As of this weekend (1 October), the EU’s historic sugar regime is no more.
The abolition brings to an end production caps on sugar beet, which was limited to 13.5 million tonnes, and guaranteed minimum prices to farmers that have existed since 1968 as part of the Common Agricultural Policy (CAP). Europe, which has until now had to import sugar to meet its needs, will export around the world.
“Producers will now be able to adjust their production to real commercial opportunities, notably in exploring new export markets,” the European Commission said. “It also means fewer administrative burden for operators, growers and traders.”
Isoglucose (high fructose corn syrup) was capped at 0.72 million tonnes while inulin syrup had a production quota of zero, meaning industry was effectively banned from making it. “The end of quotas therefore provides new opportunities [for inulin syrup] if the market is there,” said the Commission.
'Competitive and sustainable'
CIUS, the association of European Sugar Users whose members include confectionery and biscuit manufacturers, welcomed the end to what it called the “market-distorting” quotas.
“They have for too long, hampered the competitiveness of the European sugar-using food and drink industries. Sugar users seek security of supply from competitive and sustainable production and refining of beet and cane sugar in the EU,” it said.
Its president Robert Guichard said manufacturers would now be able to access "sustainable supplies" of sugar.
Plentiful supplies of cheap sugar will almost certainly result. Market research firm Stratégie Grains predicts production of white sugar will rise by almost one third (31%) over the next four years, with prices dropping accordingly
Europe is the world’s biggest producer of beet sugar, accounting for around half of global production. Most of the world’s sugar comes from cane, however, and beet only represents around 20%. The end of the quotas will mean more sugar from beet.
The next beet harvest will be around 20% bigger across the bloc, rising to 20.1 million tonnes, according to Commission estimates, as farmers devote more land to beet and benefit from recent favourable weather.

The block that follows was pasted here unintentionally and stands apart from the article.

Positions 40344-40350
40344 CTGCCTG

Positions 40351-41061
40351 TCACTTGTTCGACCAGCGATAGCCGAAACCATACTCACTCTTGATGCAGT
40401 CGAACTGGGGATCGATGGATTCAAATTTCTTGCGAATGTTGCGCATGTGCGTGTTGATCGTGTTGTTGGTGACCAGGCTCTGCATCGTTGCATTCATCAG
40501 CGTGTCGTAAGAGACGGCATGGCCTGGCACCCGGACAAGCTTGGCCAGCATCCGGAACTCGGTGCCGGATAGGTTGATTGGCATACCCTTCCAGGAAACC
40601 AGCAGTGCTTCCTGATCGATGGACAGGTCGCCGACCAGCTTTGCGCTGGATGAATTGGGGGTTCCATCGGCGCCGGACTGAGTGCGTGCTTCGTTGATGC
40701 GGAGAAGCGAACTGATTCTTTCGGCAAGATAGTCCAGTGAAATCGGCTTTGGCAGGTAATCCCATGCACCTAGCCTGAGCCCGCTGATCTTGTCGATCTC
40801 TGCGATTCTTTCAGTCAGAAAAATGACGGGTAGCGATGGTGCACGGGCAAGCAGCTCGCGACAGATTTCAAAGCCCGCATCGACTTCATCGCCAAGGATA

Ingredient suppliers have also been preparing to ramp up production in expectation of the end. Last year Cargill announced a €35m investment in expanding its sweetener options throughout Europe ahead of the end of the quotas, while ADM acquired major production facilities in Turkey and Bulgaria and Tereos bought UK refiner Napier Brown citing the same reason.
Lessons learned from spilt milk
But after being so heavily regulated for so long, liberalisation could bring problems. When milk quotas were lifted in 2015, many dairy producers across the EU were forced out of business as prices plummeted.
Keen to avoid a repeat of this, the European Commission invested €5.4 billion in the sugar sector between 2006 and 2010 so it could “carefully prepare for this moment”.
It set up the Sugar Market Observatory which gives farmers short-term analysis and statistics about the sugar market, and it will also keep in place various measures from the Common Agricultural Policy (CAP) to cushion the blow of potential market disturbances. These include “substantial” import tariffs for cane sugar, private storage facilities and farmer income support..
Cane tariffs: Still a bitter pill to swallow
While these support measures are surely a relief for beet farmers, the CIUS opposes the restrictions on sugar cane. It argues that food and drink makers need direct access to alternative sources of sugar in case of beet supply shortages.